October 3, 2005

The Apple has it.

Last week, when I thought about starting this blog and then realized that I had zero time, I was in the middle of my usual late-summer lunchtime routine, which involves riding the fix over to the Whole Foods store and grabbing a few simple things. Friday's episode of lunch involved two veggie spring rolls and two apples. Normally not a while lot to write home about, the Whole Foods version of both of these were particularly spectacular; either I was really hungry, or they truly WERE excellent.

For those of you that are NOT really 'crunchy' people, you're missing out - as I was. This was only the second or third time that I'd purposely chosen fruit as part of my lunch. Let's see: I've been all over the board, with slim-fast style stuff, ramen noodles, and other random junk here and there, but never fruit. So, I had an apple - big deal? It seemed like it at the time, but it brought to mind all sorts of things, metaphoric and significant all at once. And, for the first time in a long time, the thoughts were recorded in my mind and I was inspired to write again.

These little red-delicious apples were from Colorado (my favorite state, probably, for a ton of reasons) and were organically grown. They didn't look like much on the rack -- not shiny, not large -- not like the usual grocery store fodder, that's for sure. Still, I grabbed a couple of the better looking ones and headed for the checkout. (a few of the better looking ones, you notice, as I like most others tend to judge apples by their skin, to my discredit) There are a dozen or so metaphors I can pull from here, with regards to how the shiny, mass-produced and waxed commercially-grown and engineered fruits look so appealing, but once you dive inside they leave a lot to be desired? I won't be so trite as to bore you with that dreck, however -- we all know it's true.

After riding back over to work, I grabbed a park bench close to the fake lake, sat down, and took out one of the apples. "Sad looking little bugger", I thought to myself, and took a bite. DANG! This was probably the BEST APPLE I'd ever eaten, seriously. It was crisp, and there was so much juice it was nearly obscene. Flavor was perfect, texture outstanding. Ok, ok,ok -- why such fuss over an apple? It reminded me of so many things, all of which came washing over me in an instant -- fall. The way it tasted, combined with the cool, upper-50º air, the slight nip to the breeze, the wind in the trees that day, the small waves on the lake -- this apple completed a perfect picture of fall in my head as I let each sumptuous bite linger in my mouth. Even the sound of the apple's skin breaking between my teeth and that first sucking sound as the juice squirts over your tongue and palette -- ugh, sheer heaven.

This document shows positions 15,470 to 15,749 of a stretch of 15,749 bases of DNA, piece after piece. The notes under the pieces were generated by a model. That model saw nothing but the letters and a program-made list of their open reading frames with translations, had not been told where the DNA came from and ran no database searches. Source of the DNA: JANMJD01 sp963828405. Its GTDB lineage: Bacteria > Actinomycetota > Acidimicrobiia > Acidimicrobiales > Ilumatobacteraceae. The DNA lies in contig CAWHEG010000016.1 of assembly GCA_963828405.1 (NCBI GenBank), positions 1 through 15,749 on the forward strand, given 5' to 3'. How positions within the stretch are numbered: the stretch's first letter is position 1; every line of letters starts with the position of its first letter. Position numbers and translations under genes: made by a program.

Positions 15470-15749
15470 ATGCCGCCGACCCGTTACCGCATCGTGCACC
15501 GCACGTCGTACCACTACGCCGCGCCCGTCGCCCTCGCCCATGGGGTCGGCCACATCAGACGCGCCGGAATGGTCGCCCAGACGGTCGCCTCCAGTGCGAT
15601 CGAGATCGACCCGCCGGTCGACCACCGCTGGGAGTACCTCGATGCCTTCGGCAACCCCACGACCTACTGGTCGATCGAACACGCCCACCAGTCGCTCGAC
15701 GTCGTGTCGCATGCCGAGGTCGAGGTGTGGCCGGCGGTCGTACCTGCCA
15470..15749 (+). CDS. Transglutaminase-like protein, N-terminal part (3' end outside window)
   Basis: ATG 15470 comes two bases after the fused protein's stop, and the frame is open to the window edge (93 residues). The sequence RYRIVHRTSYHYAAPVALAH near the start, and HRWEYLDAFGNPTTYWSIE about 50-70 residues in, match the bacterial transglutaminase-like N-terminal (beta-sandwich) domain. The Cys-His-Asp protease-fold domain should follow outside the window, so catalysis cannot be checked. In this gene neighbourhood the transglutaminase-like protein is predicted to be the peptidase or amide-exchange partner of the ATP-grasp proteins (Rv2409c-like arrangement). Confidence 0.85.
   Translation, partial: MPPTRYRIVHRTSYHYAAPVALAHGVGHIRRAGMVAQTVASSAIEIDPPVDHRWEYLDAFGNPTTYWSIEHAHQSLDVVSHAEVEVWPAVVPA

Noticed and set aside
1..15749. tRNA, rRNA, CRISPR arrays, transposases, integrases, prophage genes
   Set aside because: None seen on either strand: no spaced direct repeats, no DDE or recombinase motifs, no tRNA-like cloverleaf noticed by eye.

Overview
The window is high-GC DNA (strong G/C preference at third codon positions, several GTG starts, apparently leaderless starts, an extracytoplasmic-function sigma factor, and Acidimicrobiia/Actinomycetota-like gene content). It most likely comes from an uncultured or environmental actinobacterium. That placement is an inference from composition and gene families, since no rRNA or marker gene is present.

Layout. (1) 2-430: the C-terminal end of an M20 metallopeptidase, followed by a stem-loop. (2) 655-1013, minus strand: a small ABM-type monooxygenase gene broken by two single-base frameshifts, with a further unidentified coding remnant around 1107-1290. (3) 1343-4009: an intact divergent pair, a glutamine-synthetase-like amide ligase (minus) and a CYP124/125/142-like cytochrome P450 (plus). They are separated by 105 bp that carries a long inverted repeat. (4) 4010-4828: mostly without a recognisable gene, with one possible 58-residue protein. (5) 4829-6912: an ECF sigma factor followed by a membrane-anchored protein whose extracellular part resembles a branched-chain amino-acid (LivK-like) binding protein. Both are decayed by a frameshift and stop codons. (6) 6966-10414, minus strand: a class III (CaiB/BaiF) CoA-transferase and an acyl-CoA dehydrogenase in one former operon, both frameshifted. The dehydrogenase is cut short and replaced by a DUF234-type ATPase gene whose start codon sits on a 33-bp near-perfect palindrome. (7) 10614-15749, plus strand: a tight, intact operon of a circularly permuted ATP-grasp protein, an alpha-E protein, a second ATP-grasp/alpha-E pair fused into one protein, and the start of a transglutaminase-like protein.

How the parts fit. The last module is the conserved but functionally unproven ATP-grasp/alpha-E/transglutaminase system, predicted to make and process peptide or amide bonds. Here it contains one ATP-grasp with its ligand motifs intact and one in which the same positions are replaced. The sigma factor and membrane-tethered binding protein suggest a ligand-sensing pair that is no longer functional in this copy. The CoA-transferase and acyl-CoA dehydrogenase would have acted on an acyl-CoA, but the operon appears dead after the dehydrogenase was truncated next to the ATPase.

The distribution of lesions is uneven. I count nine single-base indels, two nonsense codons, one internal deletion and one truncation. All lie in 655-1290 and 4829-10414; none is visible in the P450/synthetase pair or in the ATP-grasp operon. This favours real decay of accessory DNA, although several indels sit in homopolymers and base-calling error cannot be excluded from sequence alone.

Don't tell ME I take taste for granted -- yeesh, this was overpowering, and it punctuated the fact that all around me, my favorite season was coming into it's own. There is something beautiful about fall, which is why it's my favorite, tied closely with early spring. The first bite of Canadian air, long sleeves coming back out, jeans, boots, fenders on the bike again, and the way the sky and trees seem to come alive -- the heat of summer is gone, and like an apple that's been baked just right, the long session of heating has left it darker; bronzed and full of flavor -- summer's oven has left behind a masterpiece of flavor, color, and sensation.

As I finished off the last of the apple, I smiled to myself and took perhaps the deepest breath I'd taken in weeks - relaxed. The park bench, the sky, the apple, the rustle of leaves not yet fallen -- I was at peace for one short moment, even during an otherwise busy workday.

I mounted my fix, and took a lap around the lake for good measure, and took my time heading back upstairs to my box. Sometimes all it takes is an apple to unplug a little bit. I highly recommend it. Yeah, it's only Monday back here in reality, but I went over there again on lunch and got a few more apples. If you find something that gives you that kind of feeling, you tend to hang onto it, ya know? Kind of like riding a bike.

Oh yeah -- updates on a few other things -- the MS-150 2005 writeup will likely be posted on the website with it's own page, similar to previous years, so stay tuned for that action -- part of the reason I started this blog was to have a place to more readily record thoughts, give quick updates, vent, rant, whatever comes to mind -- it will NOT neccessarily replace the actual commuterdude.com webpage -- at least not in the forseeable future. So, please check back there often -- it's still the main source, baby!

Ride on. [/<(-]

1 comment:

Anonymous said...

I love the format! However, I think it is against the law in Johnson county to use "trite" & "dreck" in the same sentence without a license and a note for Ralph Waldo Emerson....